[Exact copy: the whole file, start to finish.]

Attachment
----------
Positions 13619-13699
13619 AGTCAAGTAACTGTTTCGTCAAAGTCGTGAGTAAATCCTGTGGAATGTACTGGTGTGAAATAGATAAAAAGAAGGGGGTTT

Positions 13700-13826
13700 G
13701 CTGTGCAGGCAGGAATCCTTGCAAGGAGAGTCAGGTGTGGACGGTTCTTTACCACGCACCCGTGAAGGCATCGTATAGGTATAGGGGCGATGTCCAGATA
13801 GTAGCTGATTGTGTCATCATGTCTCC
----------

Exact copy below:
Positions 13619-13699
13619 AGTCAAGTAACTGTTTCGTCAAAGTCGTGAGTAAATCCTGTGGAATGTACTGGTGTGAAATAGATAAAAAGAAGGGGGTTT

Positions 13700-13826
13700 G
13701 CTGTGCAGGCAGGAATCCTTGCAAGGAGAGTCAGGTGTGGACGGTTCTTTACCACGCACCCGTGAAGGCATCGTATAGGTATAGGGGCGATGTCCAGATA
13801 GTAGCTGATTGTGTCATCATGTCTCC